Spain returned to growth in 2014 after a six-year slump, official data showed Friday, but the recovery is far from being felt as one in five Spaniards is still unemployed.
The eurozone's fourth-largest expanded by 1.4 percent last year after contracting by 1.2 percent in 2013, according to provisional figures from the National Statistics Office.
It is the first full-year economic growth in Spain since 2008 when a property bubble burst, putting millions of people out of work and pushing the country to the brink of a bail out.
But Spain's strong tourism and export sectors, as well as improved domestic demand have helped lift output, catapulting the economy to one of the fastest-growing in the eurozone last year, behind Ireland which is estimated to have grown by 4.7 percent and economic powerhouse Germany which grew by 1.5 percent.
Growth accelerated in the fourth quarter to 0.7 percent, its fastest pace since before the protracted downturn, from 0.5 percent in the third quarter as consumer spending picked up.
"The figures show a good evolution. They reveal a creation of wealth and a reduction of unemployment, which is the priority of our economic policy," Deputy Prime Minister Soraya Saenz de Santamaria told a news conference.
Economy Minister Luis de Guindos said Monday the government's growth forecast for this year could be raised from 2.0 percent to 2.5 percent if oil prices and the euro remained low.
Spain is heavily reliant on energy imports and the government estimates falling oil prices could save the country up to 15 billion euros ($17 billion) this year while a weaker euro makes exports cheaper.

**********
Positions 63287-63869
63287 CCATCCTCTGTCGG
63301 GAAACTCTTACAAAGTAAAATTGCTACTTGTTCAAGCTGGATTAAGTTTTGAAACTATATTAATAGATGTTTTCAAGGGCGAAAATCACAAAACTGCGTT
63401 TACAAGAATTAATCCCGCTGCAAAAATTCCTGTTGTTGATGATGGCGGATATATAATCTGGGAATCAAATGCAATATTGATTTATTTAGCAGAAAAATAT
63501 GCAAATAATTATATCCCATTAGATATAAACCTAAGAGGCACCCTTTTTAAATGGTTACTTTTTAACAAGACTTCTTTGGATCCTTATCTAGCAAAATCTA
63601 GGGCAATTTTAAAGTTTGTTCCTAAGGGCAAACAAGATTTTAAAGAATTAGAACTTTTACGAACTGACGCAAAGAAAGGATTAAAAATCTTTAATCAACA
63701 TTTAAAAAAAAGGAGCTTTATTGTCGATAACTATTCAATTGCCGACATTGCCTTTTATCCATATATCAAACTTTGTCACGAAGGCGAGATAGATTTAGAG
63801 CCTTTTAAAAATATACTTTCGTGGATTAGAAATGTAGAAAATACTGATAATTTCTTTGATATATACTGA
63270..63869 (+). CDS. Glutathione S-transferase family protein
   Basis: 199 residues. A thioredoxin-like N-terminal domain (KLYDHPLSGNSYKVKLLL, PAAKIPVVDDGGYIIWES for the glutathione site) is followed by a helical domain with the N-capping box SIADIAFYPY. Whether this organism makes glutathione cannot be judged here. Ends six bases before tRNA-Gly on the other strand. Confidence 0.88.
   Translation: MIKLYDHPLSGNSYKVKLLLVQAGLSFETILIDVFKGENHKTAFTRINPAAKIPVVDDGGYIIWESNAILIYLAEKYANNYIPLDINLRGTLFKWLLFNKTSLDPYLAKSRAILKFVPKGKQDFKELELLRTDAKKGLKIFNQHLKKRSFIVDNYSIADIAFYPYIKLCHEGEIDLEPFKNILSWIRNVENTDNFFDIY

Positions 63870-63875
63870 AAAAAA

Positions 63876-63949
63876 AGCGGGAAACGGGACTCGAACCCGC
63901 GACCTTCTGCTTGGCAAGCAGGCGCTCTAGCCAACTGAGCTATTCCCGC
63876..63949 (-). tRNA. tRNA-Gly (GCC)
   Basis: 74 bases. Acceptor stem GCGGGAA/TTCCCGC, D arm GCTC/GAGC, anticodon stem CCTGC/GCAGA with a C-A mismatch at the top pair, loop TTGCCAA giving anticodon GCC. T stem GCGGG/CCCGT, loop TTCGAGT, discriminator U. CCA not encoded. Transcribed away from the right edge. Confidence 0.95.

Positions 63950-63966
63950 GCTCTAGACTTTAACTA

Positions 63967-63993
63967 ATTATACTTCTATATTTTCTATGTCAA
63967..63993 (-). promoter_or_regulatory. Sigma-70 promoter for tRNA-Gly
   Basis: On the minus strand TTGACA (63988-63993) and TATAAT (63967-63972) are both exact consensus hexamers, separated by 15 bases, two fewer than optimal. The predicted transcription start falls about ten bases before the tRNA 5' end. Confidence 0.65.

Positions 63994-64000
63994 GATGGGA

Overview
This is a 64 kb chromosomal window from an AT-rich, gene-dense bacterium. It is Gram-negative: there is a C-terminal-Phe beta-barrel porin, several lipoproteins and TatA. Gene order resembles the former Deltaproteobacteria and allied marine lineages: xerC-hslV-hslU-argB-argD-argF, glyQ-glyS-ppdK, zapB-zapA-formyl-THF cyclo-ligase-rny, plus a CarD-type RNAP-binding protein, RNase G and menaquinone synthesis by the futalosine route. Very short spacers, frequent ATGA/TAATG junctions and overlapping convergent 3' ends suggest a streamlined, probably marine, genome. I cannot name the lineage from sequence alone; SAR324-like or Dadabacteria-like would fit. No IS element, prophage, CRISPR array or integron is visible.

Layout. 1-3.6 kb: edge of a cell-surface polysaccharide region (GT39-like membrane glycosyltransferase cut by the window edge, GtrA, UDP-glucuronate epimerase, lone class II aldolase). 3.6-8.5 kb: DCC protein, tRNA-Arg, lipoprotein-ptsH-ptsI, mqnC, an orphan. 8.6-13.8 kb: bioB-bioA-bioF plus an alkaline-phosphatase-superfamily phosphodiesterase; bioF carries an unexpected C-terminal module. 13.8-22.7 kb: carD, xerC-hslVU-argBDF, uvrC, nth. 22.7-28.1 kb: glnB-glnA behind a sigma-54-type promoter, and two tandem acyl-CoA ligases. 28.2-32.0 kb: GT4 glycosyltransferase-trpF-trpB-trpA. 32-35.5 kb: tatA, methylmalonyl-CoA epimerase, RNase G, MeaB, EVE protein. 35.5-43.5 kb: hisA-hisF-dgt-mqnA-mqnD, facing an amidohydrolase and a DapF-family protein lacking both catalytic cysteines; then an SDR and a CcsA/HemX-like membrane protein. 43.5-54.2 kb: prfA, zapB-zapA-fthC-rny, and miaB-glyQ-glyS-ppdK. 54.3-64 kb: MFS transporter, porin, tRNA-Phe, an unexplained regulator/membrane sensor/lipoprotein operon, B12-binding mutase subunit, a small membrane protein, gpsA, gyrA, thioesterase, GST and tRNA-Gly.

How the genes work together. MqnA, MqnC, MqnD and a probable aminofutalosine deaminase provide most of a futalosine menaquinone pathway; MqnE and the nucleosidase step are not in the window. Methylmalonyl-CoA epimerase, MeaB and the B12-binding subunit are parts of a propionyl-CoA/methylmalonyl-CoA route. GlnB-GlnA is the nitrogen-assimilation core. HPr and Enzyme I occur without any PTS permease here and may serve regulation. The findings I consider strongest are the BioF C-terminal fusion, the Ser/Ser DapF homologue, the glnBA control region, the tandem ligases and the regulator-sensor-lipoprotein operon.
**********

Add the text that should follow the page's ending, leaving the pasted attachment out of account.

A planned cut in personal and corporate income taxes in 2015 will further help to boost growth, said Raj Badiani, an economist at IHS Global Insight in London.
"Clearly, the near-term outlook is relatively bright," he said.
However, the optimism has not filtered down to a population which was struggling with a jobless rate of 23.7 percent in 2014, although that has fallen from 25.7 percent a year ago.
The situation was even more morose for under-25s -- one in five are unemployed.
Although companies have began to create jobs again, analysts say the majority are low-wage, short-term contracts.
- Deflation casts shadow -
Another challenge Spain faces is deflation, said Jonathan Loynes, chief European economist at London-based Capital Economics.
Consumer prices in Spain fell by a higher-than-expected 1.5 percent in January, a seventh straight month of declining prices.
Falling prices may sound good for the consumer, but they can trigger a vicious spiral where businesses and households delay purchases, throttling demand and driving companies to lay off workers.
"A deep and protracted bout of deflation could have both economic and political consequences if it both derails the recovery and leads to a further rise in the popularity of the hard-left Podemos party ahead of ... general elections" expected at the end of the year, Loynes said.
Podemos was formed just a year ago but has surged in the opinion polls ahead of a regional and municipal elections in May and the general election.
The statistics office will publish final gross domestic product figures for 2014 at the end of February when it will outline which sectors posted the strongest growth.
The Spanish economy has benefited from an uptick in consumer demand and a recovery in the construction sector, the Bank of Spain said in its latest economic bulletin.
It has also benefited from the arrival of a record 65 million visits from foreign tourists last year, which gave its key tourism sector a boost.
Exports were also up by 5.8 percent during the first 11 months of 2014 over the same year-ago period, according to the economy ministry.
"Spain has gained export market share, which could be a reflection of recent labour market reforms helping to generate improved competitiveness and productivity," said Badiani.